Each year, International Women's Day is the occasion to celebrate the role of women and encourage gender equality in everything that we do. 

Women play a crucial role in managing World Heritage sites. To mention just a few, there are Tania Zaven, site manager of Byblos, Christina Sinclair, site manager of Edinburgh, and Beverly Wade, national focal point for the Belize Barrier Reef Reserve System, all doing little-known and fantastic work at preserving sites in often difficult circumstances. 

The growing contribution of women in World Heritage conservation in the face of the numerous global challenges today, from climate change to the COVID-19 pandemic, is invaluable. Increasing the number of women decision makers is helping to make sites everywhere more inclusive, resilient, and sustainable, promoting well-being and cultural diversity. Improving the representation of women in managing cities is also essential in leading to improved public spaces, effective security and community well-being.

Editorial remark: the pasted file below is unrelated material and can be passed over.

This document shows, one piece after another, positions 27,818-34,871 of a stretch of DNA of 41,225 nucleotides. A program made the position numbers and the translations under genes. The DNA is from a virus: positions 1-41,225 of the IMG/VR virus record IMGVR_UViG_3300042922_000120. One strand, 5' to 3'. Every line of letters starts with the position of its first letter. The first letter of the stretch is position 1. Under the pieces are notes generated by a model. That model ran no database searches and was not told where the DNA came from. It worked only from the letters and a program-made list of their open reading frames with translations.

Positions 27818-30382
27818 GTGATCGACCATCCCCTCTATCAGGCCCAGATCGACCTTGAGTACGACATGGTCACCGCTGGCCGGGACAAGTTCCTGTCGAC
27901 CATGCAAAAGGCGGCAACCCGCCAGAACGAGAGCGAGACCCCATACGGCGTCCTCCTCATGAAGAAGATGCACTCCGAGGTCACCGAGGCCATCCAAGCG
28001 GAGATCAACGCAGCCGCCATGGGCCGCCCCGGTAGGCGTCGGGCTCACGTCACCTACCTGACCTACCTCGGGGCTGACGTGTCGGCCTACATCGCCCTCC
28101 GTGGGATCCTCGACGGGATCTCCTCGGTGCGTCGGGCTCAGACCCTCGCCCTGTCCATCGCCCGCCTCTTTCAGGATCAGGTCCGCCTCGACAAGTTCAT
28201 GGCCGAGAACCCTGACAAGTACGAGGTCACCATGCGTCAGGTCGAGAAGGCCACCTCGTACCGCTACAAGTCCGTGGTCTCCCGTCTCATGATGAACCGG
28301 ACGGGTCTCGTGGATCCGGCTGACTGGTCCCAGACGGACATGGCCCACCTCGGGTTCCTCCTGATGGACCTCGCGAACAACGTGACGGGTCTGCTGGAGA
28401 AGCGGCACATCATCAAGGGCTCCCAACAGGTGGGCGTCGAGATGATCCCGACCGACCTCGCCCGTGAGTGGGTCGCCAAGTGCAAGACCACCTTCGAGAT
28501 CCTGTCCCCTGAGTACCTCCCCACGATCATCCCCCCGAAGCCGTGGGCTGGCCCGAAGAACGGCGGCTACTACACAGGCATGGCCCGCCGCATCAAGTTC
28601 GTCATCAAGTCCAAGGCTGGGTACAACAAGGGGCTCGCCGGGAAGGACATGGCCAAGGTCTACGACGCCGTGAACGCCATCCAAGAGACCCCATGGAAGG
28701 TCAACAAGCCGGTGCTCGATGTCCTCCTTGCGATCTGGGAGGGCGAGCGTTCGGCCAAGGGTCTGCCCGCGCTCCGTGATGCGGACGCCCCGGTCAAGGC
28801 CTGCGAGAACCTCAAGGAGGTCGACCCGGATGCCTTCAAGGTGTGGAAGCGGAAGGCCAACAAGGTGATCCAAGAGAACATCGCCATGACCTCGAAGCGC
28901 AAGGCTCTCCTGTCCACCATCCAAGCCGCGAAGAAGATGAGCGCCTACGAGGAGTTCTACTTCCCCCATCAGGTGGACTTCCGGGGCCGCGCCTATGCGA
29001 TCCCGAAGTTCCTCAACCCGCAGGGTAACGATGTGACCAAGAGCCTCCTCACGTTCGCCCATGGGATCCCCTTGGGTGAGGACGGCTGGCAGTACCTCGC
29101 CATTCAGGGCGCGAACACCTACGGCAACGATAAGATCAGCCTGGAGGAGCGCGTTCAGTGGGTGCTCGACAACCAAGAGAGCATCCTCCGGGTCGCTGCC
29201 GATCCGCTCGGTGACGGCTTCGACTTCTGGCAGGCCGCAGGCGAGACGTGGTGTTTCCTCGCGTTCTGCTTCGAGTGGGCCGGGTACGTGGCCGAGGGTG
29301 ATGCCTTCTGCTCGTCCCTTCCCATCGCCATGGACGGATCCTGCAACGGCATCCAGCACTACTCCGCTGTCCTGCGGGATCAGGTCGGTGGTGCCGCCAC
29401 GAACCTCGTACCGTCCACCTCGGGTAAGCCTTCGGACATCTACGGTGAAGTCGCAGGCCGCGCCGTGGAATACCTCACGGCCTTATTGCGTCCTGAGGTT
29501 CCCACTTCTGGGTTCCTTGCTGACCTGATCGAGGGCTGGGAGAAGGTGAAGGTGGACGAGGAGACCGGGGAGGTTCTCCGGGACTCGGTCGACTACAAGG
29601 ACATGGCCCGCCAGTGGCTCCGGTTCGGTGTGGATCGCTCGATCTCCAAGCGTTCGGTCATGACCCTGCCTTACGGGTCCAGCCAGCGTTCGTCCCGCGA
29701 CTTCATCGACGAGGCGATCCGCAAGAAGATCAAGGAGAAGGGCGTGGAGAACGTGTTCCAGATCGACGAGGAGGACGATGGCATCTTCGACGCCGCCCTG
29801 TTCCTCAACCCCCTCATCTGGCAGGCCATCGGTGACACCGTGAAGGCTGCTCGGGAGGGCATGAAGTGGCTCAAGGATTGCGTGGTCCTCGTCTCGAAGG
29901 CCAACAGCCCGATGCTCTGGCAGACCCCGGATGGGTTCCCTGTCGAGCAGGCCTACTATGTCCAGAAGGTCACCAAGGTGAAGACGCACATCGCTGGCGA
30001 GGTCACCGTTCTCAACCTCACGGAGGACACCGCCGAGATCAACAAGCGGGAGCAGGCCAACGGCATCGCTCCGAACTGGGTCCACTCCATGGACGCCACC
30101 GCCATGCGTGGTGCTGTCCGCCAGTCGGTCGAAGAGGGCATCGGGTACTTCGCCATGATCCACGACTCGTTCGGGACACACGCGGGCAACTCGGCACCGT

But not everyone knows about the important work that these women are doing. In the next issue of the World Heritage Review, focused on People protecting World Heritage, we highlight the contribution of these women and many managers, young people, NGOs and activists in the day-to-day maintenance and crucial decision making that are essential to protecting World Heritage sites among unprecedented challenges.


Beverly Wade 
national focal point for the Belize Barrier Reef Reserve System

Christina Sinclair
site manager of Edinburgh

Tania Zaven 
site manager of Byblos
See messages from leaders gathered by the Urban Economy Forum, including one by Jyoti Hosagrahar, Deputy Director of UNESCO World Heritage Centre